35 Afghans dead in bus crash: officials

A total of 35 Afghans were killed and 27 others injured on Saturday when a speeding bus overturned on a highway in southern Afghanistan, officials said.

The smash happened just outside Kandahar city in the Daman district of Kandahar province on the main road connecting it to the capital, Kabul.

Afghanistan's policemen carry the dead body of a suicide attacker at the site of a suicide attack and clash at the British cultural centre in Kabul on August 19, 2011.

Kandahar provincial governor Tooryalai Wesa blamed the loss of life on the "carelessness of an unprofessional driver" who was driving too quickly at the time of the accident.

"Today at 3.30 am (2300 GMT Friday), 35 passengers were killed and 27 other passengers were wounded in a traffic accident when a bus rolled over," the Afghan interior ministry said in a statement.

"The Ministry of Interior Affairs asks all drivers to drive carefully and observe all traffic rules and regulations because a small reckless move can endanger many lives."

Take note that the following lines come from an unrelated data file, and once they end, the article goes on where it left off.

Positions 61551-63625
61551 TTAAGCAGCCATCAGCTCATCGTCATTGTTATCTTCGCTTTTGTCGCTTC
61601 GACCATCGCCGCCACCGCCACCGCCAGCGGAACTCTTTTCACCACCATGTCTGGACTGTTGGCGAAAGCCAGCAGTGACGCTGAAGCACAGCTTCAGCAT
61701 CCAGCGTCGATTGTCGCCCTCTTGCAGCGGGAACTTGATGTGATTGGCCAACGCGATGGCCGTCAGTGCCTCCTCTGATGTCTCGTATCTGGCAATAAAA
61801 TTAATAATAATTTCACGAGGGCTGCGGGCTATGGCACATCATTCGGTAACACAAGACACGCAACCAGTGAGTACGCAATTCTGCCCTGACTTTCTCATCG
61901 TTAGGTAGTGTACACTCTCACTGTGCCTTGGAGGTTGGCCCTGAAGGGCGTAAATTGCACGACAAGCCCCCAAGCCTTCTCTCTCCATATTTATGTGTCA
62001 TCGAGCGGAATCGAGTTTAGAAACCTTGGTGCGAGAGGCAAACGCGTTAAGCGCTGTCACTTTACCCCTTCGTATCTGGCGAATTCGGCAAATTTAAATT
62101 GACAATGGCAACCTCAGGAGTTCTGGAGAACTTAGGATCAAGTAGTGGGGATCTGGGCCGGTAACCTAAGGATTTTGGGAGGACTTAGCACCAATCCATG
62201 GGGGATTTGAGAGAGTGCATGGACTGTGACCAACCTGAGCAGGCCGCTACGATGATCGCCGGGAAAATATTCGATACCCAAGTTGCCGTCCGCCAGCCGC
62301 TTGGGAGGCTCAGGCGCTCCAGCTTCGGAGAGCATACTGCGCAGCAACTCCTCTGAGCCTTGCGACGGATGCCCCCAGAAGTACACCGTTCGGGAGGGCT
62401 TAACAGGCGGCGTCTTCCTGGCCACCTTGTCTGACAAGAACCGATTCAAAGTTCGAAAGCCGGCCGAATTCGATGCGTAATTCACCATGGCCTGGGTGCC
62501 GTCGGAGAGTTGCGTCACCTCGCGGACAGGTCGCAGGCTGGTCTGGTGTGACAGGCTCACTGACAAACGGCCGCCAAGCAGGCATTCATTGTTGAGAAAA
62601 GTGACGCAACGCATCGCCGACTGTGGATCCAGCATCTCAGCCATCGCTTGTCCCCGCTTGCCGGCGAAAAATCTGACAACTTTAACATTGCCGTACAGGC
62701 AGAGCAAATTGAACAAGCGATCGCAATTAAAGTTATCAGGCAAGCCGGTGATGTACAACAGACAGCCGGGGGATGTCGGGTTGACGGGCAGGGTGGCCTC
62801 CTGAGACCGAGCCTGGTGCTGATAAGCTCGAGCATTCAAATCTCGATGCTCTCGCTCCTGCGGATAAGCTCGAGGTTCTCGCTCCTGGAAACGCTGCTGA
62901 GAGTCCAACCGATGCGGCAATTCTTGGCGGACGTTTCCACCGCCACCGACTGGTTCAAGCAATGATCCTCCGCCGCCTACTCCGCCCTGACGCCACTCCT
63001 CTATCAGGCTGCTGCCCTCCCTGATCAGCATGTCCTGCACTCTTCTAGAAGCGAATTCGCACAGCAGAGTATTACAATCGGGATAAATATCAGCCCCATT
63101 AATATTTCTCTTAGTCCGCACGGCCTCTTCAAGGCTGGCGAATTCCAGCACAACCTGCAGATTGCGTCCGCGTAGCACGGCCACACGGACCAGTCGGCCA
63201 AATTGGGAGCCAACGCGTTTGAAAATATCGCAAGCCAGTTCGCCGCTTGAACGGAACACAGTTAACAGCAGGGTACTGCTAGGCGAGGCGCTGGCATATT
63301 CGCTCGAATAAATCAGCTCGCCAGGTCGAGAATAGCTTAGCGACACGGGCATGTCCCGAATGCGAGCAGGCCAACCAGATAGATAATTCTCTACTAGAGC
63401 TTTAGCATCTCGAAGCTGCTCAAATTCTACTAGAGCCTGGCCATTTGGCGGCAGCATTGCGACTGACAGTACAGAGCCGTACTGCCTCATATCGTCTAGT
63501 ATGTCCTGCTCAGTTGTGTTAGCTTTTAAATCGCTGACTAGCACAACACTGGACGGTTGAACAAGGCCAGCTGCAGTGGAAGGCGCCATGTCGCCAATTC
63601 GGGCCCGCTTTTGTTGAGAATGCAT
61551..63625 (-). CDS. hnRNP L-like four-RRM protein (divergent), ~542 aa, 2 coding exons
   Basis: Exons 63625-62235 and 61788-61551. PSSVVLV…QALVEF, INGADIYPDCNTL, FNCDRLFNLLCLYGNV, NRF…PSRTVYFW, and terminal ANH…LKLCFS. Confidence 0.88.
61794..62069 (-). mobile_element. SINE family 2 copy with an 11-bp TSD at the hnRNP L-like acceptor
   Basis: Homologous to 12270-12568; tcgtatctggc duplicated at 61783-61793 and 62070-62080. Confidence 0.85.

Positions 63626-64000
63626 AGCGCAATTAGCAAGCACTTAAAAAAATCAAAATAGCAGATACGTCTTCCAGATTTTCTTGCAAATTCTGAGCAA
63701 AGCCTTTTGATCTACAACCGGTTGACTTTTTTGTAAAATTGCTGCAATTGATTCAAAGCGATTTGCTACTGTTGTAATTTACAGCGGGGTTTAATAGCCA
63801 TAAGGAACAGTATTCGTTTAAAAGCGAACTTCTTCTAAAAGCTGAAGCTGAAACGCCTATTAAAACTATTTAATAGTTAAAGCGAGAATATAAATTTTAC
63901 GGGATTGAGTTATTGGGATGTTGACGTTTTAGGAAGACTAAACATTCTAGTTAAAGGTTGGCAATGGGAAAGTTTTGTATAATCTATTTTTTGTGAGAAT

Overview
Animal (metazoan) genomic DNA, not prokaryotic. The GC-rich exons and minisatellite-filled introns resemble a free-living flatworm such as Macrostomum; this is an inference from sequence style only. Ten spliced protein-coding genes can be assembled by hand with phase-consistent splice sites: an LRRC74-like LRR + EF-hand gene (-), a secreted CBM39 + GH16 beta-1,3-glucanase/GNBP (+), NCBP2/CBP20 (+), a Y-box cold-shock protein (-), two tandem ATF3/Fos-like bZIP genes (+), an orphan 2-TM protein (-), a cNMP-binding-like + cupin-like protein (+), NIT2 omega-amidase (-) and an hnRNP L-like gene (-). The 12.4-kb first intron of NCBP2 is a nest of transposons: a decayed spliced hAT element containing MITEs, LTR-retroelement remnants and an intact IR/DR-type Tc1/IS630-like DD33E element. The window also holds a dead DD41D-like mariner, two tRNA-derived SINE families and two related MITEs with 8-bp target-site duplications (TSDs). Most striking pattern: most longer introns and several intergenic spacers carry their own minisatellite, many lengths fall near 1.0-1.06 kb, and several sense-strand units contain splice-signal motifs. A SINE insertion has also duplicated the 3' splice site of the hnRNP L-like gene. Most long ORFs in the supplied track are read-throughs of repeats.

President Hamid Karzai issued a statement voicing his deep sympathy for those affected by the crash.

Afghanistan's roads are perilous and many vehicles in the country are old, meaning that high casualty road traffic accidents are relatively common.

In the 12 months to March, 1,394 people were killed on the country's roads, according to the interior ministry.

Meanwhile, six members of the Afghan security forces were killed in three separate attacks in different parts of the country.

Three policemen died and three others were wounded in the eastern province of Kunar late Friday when the Taliban launched rockets at a checkpoint, Kunar governor Fazlullah Wahidi told AFP.

In western Afghanistan, two Afghan army troops died and three others were badly injured when their vehicle was targeted by a rickshaw bomb in Herat city Saturday, army spokesman Najibullah Najibi said.

And one Afghan intelligence official was killed and four others were wounded by a tricycle bomb near the eastern city of Jalalabad Saturday, the provincial governor's spokesman Ahmad Zia Abdulzai said.

The Taliban, who are leading a ten-year insurgency against the Western-backed government of President Hamid Karzai, claimed responsibility for the two eastern attacks. They often target government officials.

Four civilians were also killed late Friday by a bomb planted under a bridge in Uruzgan province, southern Afghanistan, governor's spokesman Ahmad Meelad Muddasir said.


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